This blog is based on an article in the Journal of International and Comparative Social Policy by Benjamin Strahl, Adrian D. van Breda, Varda Mann-Feder and Wolfgang Schröer. Click here to access the article.
For young people growing up in foster or residential care, in the child welfare system, the transition out of care at around age 18 can be daunting. Until that point, they have received some of the most intensive policy and legislative provisions states offer, since vulnerable children are among the state’s most protected citizens. But once they become adults, this provision often falls away suddenly and completely. Our research across 36 countries shows that most countries provide little support after 18, even when legislation provides for it.
When child welfare – a protective agent of the state – identifies a child who is being abused or neglected or in need of care and protection for some other reason, the response is often to remove the child from that context and place them in care. Most countries have prioritized placement with other members of the child’s family. This is followed by foster care with non-relatives and, only when particularly needed, in residential care or children’s homes. When the state makes the decision that a child’s parents are not able to adequately care for that child and removes the child from their care, the state in effect becomes the child’s parents (in loco parentis).
We argue, along with many scholars, policymakers, and practitioners, that in such cases, the state must deliver on its parental responsibility in the same way that any ‘good-enough’ parent would. Most good-enough parents would not kick their child out of home on their 18th birthday. Nor would they prevent their young adult child from returning home after a time if things didn’t work out for them. These parents would recognize that the transition from childhood to adulthood is not a one-way switch, but a process that can be reversible and extend over months, even years. Some countries use the term ‘corporate parent’ to describe this role applied to the state, as a corporate, co-operative or collective parent to children who grew up under the care of the state.
Our study collected data from key informants in 36 countries, representing all continents except Antarctica, via an online survey. Most of these (89%) reported having legislation that addressed children in care. Three quarters (72%) of these (or 64% of the 36 countries) reported that this legislation was ‘well-developed’ rather than ‘rudimentary’. By contrast, only half the countries (47%) reported having legislation that addressed these children’s transition out of care when reaching adulthood. Of these, only half (47% of these, or 22% of the 36 countries) described this aftercare legislation as ‘well-developed’.
Our findings point to decreasing rates of legislative protection as young people transition from care to young adulthood: the number of countries reporting any legislation drops by about half from legislation for children to legislation for care-leavers, and the rigour of this legislation drops from two thirds for children in care to one half for care-leavers.
In short, while two thirds of countries have well-developed legislation for children who are placed into care, only one fifth have well-developed legislation for these children after they leave care.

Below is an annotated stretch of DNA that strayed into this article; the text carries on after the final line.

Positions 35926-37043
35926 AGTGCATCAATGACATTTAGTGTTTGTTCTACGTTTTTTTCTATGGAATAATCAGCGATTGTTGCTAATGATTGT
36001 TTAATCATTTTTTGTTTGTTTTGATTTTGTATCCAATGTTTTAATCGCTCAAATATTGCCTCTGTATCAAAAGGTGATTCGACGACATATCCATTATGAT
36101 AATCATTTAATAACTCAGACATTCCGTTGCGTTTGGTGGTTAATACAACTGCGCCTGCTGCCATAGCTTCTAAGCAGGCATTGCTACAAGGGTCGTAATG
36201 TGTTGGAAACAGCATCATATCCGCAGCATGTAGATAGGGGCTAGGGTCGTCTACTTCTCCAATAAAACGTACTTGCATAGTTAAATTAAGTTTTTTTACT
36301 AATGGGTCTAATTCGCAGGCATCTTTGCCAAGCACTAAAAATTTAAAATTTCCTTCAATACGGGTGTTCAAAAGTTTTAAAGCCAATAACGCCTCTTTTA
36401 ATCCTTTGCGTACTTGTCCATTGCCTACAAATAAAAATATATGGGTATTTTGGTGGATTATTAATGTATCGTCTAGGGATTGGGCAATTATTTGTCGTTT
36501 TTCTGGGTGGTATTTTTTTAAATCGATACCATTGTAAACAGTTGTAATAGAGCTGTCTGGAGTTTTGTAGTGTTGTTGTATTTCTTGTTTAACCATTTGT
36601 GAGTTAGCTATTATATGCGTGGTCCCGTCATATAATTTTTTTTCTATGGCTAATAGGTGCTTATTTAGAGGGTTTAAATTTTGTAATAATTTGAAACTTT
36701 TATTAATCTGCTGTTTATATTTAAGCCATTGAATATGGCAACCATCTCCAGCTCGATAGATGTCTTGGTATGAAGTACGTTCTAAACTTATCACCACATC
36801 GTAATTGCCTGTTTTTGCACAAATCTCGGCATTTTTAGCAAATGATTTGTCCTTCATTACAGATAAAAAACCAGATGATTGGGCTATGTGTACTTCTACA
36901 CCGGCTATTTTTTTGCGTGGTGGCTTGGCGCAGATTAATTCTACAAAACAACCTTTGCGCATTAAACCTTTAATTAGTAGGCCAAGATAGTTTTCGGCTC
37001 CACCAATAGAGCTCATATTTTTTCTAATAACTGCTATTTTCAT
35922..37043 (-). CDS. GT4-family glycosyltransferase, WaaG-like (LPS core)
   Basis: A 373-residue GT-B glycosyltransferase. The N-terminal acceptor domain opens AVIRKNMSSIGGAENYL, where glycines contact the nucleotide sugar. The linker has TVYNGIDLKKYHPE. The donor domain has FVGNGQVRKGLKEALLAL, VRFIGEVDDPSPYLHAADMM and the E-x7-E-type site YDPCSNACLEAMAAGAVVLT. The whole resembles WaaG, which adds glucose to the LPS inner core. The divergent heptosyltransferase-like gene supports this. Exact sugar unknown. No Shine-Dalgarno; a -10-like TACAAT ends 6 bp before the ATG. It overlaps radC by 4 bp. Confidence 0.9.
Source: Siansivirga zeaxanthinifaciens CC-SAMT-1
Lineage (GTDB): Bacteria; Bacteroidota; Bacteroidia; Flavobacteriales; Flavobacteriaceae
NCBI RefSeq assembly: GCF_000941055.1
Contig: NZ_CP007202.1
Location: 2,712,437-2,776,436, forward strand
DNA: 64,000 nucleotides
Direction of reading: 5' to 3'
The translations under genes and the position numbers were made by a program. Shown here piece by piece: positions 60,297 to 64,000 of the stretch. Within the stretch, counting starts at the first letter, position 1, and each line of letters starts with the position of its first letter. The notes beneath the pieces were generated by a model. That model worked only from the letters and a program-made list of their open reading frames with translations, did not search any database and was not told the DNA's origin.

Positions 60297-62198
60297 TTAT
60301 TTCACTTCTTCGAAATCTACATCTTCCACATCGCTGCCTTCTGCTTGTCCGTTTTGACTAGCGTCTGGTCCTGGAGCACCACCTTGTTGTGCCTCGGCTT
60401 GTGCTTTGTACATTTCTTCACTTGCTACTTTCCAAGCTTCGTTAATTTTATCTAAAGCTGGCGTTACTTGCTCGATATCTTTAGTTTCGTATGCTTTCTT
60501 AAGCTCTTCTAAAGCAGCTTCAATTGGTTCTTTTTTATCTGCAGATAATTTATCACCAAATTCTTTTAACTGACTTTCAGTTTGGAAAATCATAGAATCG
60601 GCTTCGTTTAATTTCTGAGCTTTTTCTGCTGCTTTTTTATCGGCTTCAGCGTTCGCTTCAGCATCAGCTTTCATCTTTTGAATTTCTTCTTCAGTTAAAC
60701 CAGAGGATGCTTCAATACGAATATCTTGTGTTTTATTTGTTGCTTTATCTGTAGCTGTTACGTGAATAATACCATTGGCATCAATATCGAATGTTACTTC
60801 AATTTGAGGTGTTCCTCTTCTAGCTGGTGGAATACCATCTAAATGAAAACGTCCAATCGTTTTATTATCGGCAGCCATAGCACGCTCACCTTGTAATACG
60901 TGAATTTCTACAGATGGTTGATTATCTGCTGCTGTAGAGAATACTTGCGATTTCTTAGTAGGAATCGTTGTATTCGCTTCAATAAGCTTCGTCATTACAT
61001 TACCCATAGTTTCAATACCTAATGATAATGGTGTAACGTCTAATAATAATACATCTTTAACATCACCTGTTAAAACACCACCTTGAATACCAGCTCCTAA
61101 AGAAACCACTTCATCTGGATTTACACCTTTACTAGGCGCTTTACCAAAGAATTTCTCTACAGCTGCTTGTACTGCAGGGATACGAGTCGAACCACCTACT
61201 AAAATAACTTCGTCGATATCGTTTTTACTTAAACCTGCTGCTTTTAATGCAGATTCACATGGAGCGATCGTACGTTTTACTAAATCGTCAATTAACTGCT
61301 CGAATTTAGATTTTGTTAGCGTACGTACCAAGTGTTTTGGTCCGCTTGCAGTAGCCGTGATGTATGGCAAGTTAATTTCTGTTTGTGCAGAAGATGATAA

Even within countries that have legislation that makes provision for aftercare to such young people beyond the age of 18, many do not actually implement the provision. Twenty-one of the 36 countries in our study have legislation that allows these young people to remain care up to age 21 and even as old as 27, but only nine of these 21 countries allow this in practice.
The arguable result of this lack of policy provision and (when there is policy) policy implementation in most of the countries in our study is high levels of vulnerability and challenge among young people. This includes unemployment (94% of countries report this as a problem among young people who have left care), lack of education, inadequate housing or poverty (86%), isolation and loneliness (81%), mental illness (75%), and delinquency or substance abuse (61%).
It is noteworthy that we did not find that Global North countries had legislation and implementation and while Global South countries did not. There were several Global North countries without legislation for young people who had aged out of care at the time of the study. These included Austria, Canada, Israel, Sweden, Switzerland and the Netherlands.
This study makes clear that there are major deficits in policy and policy implementation in many countries around the globe regarding young people exiting child welfare care. States are reneging on their responsibility to be the good parent that they have defined children’s parents as not being. We argue that this dissonance in the role of the state – hyper-protective and controlling caregiver before age 18 and negligent absent parent after age 18 – displays a moral deficiency in the state whose policies and programs serve to perpetuate disadvantage. Furthermore, it constitutes a gross social injustice, as the state should follow through on its responsibility to take care of those who are vulnerable, even after they turn 18.
About the authors
Adrian D. van Breda is Professor at University of Johannesburg, South Africa
Varda Mann-Feder is Professor at Concordia University, Montreal, Canada
Benjamin Strahl is Lecturer and Researcher at University of Hildesheim, Germany